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HICKS: What silly bands say about the value of things

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Mike Hicks

In the Hicks household, this will long be remembered as the “summer of silly bands.” If you have not heard of these wondrous items, you must count yourself as culturally uninformed and wholly ignorant of the prime conversation starter at swimming pools, soccer camps and other summertime venues.

Because at least one gentle reader is likely unacquainted with silly bands, I shall fulfill a duty of explaining these rubber marvels and their economic significance.

Silly bands are thin rubber bracelets that come in delightful shapes, including hearts, donkeys, cars, violins and tanks (the latter is a personal favorite). 

These items sell at convenience stores—oftentimes very quickly according to the folks at the cash registers. It is important to note that children trade silly bands. The goal, according to those urchins I have queried, is to have an extreme variety in colors and shapes. The rarity of silly bands is important, and, as I understand it, a glow-in-the-dark kelly-green monkey vies with the gray U-boat or orange flamingo for scarcity, and therefore value.

There are economic lessons here. The most important is that the value of things is necessarily determined by what is known in econo-jargon as utility. The notion of utility tells us that it is the desire for and scarcity of an item that generate its value in a market exchange. Now, this is very deep philosophical stuff, since it clearly implies that in our worldly realm, it is humans alone that set the value of things.

Thus, there are no truly intrinsic values to nature, life and the like. This idea of value is also a deeply egalitarian, intellectually rigorous and honest approach to the world. This notion is easily misunderstood, for the absence of an intrinsic value for something does not mean it is less valuable—only that it is human preferences, not dogma, that make that judgment.

It manifests itself elegantly. Here’s an example: 

Suppose we thought that our natural surroundings had an intrinsic value. Then, any one acre of land would be just as valuable as another. Yet, the 843 acres of Central Park in New York are hugely valuable, even though they are not for sale. That’s not because it sits near other high-priced real estate, but because green space is scarce in New York and well-liked by New Yorkers.

This value metric is also consistent with the deepest beliefs. For example, human life has value, but in our eyes is not equally valuable. We all know this and act routinely this way. By way of illustration, by my reckoning, wearers of silly bands are more valuable than business columnists.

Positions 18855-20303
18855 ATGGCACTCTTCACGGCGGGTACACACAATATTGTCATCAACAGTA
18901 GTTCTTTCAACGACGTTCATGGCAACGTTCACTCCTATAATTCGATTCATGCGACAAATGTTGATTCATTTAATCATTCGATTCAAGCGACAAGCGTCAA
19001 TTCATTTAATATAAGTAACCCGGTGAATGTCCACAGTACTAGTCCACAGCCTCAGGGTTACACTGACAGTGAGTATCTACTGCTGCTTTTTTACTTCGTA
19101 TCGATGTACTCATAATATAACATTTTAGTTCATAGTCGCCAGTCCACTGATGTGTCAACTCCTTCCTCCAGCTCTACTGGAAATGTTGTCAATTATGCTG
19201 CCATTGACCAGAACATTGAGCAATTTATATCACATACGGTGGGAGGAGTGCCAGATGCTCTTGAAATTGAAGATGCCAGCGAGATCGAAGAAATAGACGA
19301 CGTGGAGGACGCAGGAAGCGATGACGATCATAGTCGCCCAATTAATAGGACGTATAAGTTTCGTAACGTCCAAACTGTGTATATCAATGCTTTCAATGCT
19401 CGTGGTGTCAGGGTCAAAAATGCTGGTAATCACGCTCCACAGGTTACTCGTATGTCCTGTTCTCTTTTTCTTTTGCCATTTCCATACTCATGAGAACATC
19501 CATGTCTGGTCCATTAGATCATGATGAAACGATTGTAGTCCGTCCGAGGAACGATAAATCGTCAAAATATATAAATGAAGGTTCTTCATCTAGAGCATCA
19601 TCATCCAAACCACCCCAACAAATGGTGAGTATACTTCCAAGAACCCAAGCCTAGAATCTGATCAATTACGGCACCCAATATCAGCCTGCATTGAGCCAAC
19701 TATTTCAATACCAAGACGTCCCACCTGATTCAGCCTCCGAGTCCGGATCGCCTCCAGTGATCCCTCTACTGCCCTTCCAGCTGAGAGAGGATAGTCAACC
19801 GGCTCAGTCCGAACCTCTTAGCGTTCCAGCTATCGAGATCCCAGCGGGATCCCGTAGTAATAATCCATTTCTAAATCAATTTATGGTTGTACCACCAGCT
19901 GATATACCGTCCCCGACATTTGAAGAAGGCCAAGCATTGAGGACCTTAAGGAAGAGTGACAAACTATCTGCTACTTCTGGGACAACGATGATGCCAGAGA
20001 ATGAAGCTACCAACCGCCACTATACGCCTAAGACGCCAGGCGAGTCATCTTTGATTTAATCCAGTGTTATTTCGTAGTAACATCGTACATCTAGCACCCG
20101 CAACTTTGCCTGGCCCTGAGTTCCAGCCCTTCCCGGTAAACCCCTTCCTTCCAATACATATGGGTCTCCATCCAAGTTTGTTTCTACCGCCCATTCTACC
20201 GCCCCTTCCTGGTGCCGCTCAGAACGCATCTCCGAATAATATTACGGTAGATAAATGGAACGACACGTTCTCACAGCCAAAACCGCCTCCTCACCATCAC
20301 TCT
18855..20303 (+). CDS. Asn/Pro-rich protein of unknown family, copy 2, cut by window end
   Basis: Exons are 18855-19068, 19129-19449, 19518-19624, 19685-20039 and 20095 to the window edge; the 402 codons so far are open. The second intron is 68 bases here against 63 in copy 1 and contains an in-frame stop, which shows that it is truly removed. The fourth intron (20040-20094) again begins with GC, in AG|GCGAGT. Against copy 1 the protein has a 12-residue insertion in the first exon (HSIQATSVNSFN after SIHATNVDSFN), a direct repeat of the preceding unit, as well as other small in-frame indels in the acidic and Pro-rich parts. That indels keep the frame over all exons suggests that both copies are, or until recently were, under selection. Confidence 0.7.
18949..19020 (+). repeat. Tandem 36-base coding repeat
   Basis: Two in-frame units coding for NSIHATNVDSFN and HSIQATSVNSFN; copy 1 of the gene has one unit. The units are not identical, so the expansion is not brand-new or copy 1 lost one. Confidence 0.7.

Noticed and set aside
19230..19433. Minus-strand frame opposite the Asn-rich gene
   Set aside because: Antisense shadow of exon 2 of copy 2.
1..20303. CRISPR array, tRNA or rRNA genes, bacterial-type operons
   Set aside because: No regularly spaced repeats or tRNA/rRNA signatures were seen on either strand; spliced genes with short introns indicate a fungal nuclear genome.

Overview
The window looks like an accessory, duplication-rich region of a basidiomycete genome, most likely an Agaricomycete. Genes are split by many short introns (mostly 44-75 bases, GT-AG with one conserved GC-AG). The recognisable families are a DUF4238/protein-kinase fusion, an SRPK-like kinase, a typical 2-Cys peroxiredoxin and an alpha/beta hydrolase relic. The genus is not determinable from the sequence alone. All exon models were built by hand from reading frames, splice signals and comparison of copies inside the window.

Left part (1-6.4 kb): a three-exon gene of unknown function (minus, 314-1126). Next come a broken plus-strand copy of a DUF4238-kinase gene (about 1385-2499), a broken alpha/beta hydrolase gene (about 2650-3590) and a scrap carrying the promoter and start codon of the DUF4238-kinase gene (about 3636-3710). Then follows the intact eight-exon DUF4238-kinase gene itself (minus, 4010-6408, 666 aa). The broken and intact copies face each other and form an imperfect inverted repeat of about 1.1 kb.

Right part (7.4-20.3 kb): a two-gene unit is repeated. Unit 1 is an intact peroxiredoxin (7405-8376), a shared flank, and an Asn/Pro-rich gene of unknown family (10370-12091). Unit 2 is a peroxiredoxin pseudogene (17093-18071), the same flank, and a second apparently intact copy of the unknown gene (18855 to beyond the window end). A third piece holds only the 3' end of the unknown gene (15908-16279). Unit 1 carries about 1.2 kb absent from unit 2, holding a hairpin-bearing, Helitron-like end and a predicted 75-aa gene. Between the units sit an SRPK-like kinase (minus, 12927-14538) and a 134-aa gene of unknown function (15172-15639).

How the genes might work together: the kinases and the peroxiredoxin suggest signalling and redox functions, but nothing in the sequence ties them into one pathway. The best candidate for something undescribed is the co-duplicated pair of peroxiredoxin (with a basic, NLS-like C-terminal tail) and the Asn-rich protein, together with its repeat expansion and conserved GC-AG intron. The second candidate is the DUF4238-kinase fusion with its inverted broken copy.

Economists exploit these truths to estimate the relative value of cleaning air or water, or building more green spaces. This is a critical notion for informing public policy about investments in the environment and other things that cannot be as easily traded, or valued, as silly bands.•

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Hicks is director of the Center for Business and Economic Research at Ball State University. His column appears weekly. He can be reached at cber@bsu.edu.

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  1. With Pence running the ship good luck with a new government building on the site. He does everything on the cheap except unnecessary roads line a new beltway( like we need that). Things like state of the art office buildings and light rail will never be seen as an asset to these types. They don't get that these are the things that help a city prosper.

  2. Does the $100,000,000,000 include salaries for members of Congress?

  3. "But that doesn't change how the piece plays to most of the people who will see it." If it stands out so little during the day as you seem to suggest maybe most of the people who actually see it will be those present when it is dark enough to experience its full effects.

  4. That's the mentality of most retail marketers. In this case Leo was asked to build the brand. HHG then had a bad sales quarter and rather than stay the course, now want to go back to the schlock that Zimmerman provides (at a considerable cut in price.) And while HHG salesmen are, by far, the pushiest salesmen I have ever experienced, I believe they are NOT paid on commission. But that doesn't mean they aren't trained to be aggressive.

  5. The reason HHG's sales team hits you from the moment you walk through the door is the same reason car salesmen do the same thing: Commission. HHG's folks are paid by commission they and need to hit sales targets or get cut, while BB does not. The sales figures are aggressive, so turnover rate is high. Electronics are the largest commission earners along with non-needed warranties, service plans etc, known in the industry as 'cheese'. The wholesale base price is listed on the cryptic price tag in the string of numbers near the bar code. Know how to decipher it and you get things at cost, with little to no commission to the sales persons. Whether or not this is fair, is more of a moral question than a financial one.

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